Military Review

Roman fire

Roman fire

There is still no satisfactory explanation for this monstrous fire that destroyed Rome in 64 BC. What happened on that unfortunate night? It all started on the night of July 18-19 and lasted several days. During this time, 40000 residential buildings, 132 villas were burned down, as well as part of the imperial palace. But most of all it is a pity for the ancient temples and sanctuaries destroyed by fire. Emperor Nero himself was outside Rome at that time, but upon learning of the tragedy that had happened, he hastily returned to Rome, where he began organizing camps for the city residents who suffered from the fire. The emperor tried to keep grain prices low in order to avoid all kinds of unrest. In the settlements themselves, he monitored the distribution of food among the fire victims. But not everything went so smoothly. The morale of the Romans was very low, they were all suppressed by the catastrophe, performed atoning rites, sought to touch the angry gods.

The very causes of the fire are unclear. The most common version to this day is that the fire was caused by an accidental fire, but due to unsuccessful planning and poor safety measures, it turned into hell. Rome itself was chaotically settled on seven hills and, accordingly, turned into an overpopulated metropolis. But at that time there was a housing speculation, and the prices were so exorbitant that people who did not have the opportunity to purchase such housing were heaped in in closely-built neighborhoods. It becomes clear that in such conditions any fire can grow very rapidly between houses on several floors, standing side by side along narrow streets. The reasons for the frequent fires often became the fact that people cooked food on open fires, and the rooms were heated by braziers with hot coals.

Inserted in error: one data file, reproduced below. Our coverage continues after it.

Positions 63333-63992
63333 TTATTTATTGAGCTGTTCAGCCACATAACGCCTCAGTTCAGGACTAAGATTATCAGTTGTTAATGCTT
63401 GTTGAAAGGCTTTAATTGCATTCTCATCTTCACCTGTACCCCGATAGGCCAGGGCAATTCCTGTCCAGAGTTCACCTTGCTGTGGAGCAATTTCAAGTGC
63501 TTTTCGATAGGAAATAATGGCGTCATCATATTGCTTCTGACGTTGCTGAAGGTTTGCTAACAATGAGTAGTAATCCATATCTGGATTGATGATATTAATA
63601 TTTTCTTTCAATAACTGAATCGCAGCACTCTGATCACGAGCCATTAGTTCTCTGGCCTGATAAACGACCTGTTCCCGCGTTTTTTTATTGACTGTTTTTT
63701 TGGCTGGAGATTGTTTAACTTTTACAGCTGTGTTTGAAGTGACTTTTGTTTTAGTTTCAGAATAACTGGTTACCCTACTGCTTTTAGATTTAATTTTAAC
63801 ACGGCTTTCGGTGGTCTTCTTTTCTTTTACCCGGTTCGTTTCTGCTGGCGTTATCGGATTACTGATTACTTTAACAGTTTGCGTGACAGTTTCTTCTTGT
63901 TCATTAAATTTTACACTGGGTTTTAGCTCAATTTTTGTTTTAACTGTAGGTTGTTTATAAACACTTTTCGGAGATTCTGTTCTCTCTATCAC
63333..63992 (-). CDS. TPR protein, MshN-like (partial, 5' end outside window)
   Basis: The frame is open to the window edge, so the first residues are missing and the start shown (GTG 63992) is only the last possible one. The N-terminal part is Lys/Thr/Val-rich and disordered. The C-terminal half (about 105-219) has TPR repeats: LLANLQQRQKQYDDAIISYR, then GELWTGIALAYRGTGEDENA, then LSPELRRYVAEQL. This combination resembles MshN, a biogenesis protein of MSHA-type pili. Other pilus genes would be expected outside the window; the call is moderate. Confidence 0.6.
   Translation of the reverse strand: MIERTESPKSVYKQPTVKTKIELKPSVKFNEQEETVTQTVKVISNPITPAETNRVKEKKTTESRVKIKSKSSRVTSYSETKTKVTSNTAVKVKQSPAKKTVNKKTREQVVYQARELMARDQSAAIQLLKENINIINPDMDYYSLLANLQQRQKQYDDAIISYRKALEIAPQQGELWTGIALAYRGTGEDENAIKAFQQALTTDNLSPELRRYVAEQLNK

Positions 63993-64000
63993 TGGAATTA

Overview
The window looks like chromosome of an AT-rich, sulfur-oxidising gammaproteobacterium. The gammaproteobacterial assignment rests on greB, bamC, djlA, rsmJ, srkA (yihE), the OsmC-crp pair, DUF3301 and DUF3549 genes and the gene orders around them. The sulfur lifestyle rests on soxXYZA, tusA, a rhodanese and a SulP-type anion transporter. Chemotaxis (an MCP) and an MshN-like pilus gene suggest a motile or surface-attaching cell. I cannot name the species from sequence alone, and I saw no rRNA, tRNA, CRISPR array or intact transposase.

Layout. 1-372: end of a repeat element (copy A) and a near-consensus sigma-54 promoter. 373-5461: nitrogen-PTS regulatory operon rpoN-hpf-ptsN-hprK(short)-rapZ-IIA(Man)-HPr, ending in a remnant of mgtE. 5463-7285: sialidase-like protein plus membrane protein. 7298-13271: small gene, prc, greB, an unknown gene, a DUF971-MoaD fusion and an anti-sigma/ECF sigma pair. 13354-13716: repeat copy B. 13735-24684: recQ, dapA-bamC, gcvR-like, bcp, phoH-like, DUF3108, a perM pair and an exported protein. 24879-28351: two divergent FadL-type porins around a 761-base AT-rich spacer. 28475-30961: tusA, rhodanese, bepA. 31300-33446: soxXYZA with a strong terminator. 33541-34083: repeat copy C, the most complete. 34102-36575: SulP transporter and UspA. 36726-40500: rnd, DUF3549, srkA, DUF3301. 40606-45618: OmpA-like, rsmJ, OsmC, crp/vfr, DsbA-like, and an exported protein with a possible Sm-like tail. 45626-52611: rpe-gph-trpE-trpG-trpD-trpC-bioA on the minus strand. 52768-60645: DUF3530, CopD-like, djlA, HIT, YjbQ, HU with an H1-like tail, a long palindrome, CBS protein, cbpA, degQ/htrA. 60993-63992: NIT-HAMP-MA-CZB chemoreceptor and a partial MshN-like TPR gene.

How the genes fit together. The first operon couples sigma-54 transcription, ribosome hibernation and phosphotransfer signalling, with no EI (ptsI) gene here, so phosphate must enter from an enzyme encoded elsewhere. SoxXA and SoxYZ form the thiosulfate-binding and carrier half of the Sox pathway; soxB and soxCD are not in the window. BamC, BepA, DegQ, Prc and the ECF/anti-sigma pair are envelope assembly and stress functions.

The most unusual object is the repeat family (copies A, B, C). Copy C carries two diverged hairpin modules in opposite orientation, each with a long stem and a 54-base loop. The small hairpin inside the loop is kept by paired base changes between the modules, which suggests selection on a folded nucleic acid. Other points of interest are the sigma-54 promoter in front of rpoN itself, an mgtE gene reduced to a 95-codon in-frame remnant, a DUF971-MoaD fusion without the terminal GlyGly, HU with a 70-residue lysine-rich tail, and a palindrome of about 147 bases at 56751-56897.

Was Nero involved in that terrible fire? As you know, the emperor had an unbalanced character, he was always considered a tyrant and tyrant, and a long list of his atrocities undoubtedly gave rise to suspicion. Nero's hobby gave impetus to one of the rumors: he was looking for inspiration and an excuse to perform his song about the burning of Troy. It is believed that the fire cleared the place for the construction of the Golden Palace conceived by Neuron. Almost nothing has survived from him, but the emperor then blamed the tragedy on the Christians who aroused universal hostility. Of course, it was very easy to blame them for arson, because these few and poor people were considered strangers in Rome. It was also beneficial for Nero to start systematic persecution of Christians, and this led to the strengthening of his own authority, since the people's discontent was directed to a safe channel. As could be expected, in such cases, mass arrests were made, and supporters of the new religion were handed over to predators in the circus arenas, burned, and executed in full view of the people. The catastrophe caused serious material damage to the emperor himself: the palace was badly damaged, and only ruins remained of the Circus Maximus. After the death of Nero, the Roman emperors very seriously followed the planning of buildings and the city as a whole and, surprisingly, it was during this period that the first prototypes of modern fire shops began to appear in Rome.

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